By Sapha Bouamara
By Sapha Bouamara
Rabat – During the first six months of this year, the value of investments in foreign films in Morocco reached up to MAD 502 million, with a total of twenty-two foreign movies and TV productions filmed before the end of this past month.
Morocco has been always known for its great and big landmarks, like the Kasbahs of Ouarzazate, the exotic monuments in Marrakech or Tangier’s breathtaking scenery. Many famous movies have been filmed in Morocco such as Babel, a multi-narrative Drama directed by Alejandro González and written by Guillermo Arriaga and starring Brad Pitt or Rock the Kasbah an American comedy film directed by Barry Levinson, with many film stars including Bruce Willis, Bill Murray and Kate Hudson.
These past few years, the cinema in Morocco has grown. According to the Moroccan Cinematographic Centre, just in this past six months more than MAD 500 Million, ($61 Million) was invested in the production of movies in Morocco. The whole of last year, the investment was only twenty-four million dollars.
Morocco had more than 20 movie sets, nine of which are American movies, four French and some from different countries like Germany and Canada. And last May, the German movie producer and director Tom Tykwer filmed some of his movie, “A Hologram For The King,” in Moroccans cities like Laayoun, Tata and Ouarzazate studios.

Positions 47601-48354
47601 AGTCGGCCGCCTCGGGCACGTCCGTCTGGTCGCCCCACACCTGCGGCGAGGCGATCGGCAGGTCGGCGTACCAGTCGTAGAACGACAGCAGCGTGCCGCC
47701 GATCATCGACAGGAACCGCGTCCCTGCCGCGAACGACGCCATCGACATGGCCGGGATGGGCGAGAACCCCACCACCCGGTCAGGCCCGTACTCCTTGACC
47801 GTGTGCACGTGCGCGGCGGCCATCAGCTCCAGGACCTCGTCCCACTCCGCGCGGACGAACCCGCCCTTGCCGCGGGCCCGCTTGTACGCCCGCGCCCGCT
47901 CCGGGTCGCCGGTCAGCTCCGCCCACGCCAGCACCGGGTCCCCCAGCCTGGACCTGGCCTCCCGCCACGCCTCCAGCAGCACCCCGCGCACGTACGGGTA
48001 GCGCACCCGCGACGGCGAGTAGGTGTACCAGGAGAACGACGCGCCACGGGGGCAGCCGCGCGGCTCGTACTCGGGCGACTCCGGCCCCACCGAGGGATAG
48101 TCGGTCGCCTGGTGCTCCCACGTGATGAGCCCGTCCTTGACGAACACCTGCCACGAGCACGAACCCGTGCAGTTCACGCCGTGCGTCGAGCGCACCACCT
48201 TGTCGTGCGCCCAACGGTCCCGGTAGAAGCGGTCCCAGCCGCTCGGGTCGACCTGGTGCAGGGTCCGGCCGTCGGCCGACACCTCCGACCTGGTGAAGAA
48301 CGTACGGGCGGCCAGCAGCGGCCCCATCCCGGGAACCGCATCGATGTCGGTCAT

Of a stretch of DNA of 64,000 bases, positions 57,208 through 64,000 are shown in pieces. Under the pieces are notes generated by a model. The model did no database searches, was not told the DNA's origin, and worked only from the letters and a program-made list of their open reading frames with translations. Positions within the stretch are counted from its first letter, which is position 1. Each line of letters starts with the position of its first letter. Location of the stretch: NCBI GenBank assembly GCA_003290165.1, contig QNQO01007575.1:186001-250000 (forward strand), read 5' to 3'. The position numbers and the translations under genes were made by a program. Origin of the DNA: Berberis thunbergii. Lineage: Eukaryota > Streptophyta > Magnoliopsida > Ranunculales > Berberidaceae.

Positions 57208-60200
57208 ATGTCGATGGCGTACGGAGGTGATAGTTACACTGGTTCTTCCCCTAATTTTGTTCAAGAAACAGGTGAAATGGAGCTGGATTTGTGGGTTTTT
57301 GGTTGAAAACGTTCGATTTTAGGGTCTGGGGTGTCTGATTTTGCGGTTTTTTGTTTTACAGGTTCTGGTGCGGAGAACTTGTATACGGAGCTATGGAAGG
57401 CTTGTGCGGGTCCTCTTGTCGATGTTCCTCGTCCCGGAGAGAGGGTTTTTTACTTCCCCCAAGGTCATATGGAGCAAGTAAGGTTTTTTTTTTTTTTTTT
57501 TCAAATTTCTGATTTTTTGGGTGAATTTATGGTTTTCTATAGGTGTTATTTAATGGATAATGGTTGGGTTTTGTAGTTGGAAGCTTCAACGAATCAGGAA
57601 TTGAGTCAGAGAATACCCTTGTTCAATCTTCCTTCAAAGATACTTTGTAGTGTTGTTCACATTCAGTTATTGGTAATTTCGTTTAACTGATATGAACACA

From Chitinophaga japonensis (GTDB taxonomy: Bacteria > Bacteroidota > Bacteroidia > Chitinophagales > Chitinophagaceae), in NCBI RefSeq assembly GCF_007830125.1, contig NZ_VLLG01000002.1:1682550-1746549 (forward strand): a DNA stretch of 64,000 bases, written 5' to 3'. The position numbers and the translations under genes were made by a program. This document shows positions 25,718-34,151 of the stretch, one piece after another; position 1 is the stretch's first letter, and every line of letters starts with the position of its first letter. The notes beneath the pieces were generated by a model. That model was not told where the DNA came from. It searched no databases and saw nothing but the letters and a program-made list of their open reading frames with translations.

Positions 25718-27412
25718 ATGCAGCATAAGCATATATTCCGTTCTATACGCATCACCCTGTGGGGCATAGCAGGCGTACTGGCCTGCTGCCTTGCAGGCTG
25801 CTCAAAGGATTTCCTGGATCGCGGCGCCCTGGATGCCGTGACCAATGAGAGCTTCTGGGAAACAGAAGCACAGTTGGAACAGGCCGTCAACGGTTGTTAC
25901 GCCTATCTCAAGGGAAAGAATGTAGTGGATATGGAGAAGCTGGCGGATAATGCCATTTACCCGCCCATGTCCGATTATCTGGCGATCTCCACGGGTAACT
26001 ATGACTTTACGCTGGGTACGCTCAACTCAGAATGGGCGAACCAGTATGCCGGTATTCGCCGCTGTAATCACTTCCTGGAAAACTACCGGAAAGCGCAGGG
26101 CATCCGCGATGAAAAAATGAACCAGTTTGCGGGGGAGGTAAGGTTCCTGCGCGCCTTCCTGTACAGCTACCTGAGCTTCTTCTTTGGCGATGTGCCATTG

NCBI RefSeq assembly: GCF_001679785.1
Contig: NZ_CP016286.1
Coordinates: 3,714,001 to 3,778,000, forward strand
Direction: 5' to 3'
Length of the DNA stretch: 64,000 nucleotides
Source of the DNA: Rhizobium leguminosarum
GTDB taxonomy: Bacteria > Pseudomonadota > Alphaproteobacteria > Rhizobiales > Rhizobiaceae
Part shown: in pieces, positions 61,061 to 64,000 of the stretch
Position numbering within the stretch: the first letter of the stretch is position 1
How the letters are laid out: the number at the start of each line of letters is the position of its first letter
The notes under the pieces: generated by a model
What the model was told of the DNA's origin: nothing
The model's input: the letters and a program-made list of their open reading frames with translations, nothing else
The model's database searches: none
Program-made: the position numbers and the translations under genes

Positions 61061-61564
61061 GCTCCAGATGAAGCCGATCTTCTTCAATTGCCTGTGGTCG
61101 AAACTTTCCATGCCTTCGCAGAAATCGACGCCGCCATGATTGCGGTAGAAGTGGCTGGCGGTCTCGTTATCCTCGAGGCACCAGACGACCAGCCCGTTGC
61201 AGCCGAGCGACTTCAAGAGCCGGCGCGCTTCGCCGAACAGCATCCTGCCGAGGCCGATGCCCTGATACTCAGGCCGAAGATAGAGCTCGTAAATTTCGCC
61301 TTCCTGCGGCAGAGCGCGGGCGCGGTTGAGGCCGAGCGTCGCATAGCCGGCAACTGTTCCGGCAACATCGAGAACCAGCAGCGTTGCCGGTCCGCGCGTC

Earlier this year, the movie Queen of The Desert directed by Werner Herzog, a German producer and actor, took place in Marzouga, Marrakesh, Arfoud and Ouarzazate, Morocco. The move gathered big and well-known actors and actresses like Nichol Kidman, James Franco, Robert Pattison and about 50 Moroccan actors and more than 1000 extras and 65 Moroccan technicians who helped during the filming.
Morocco hosted over 50 movies that were entirely or partially shot in different cities. Some of them are famous movies like The Mummy, The Hills Have Eyes, Body of Lies and even some shots from Inception starring Leonardo DiCaprio.
1 United States Dollar = 8.25 Moroccan Dirham (MAD). Edited by Ann Smith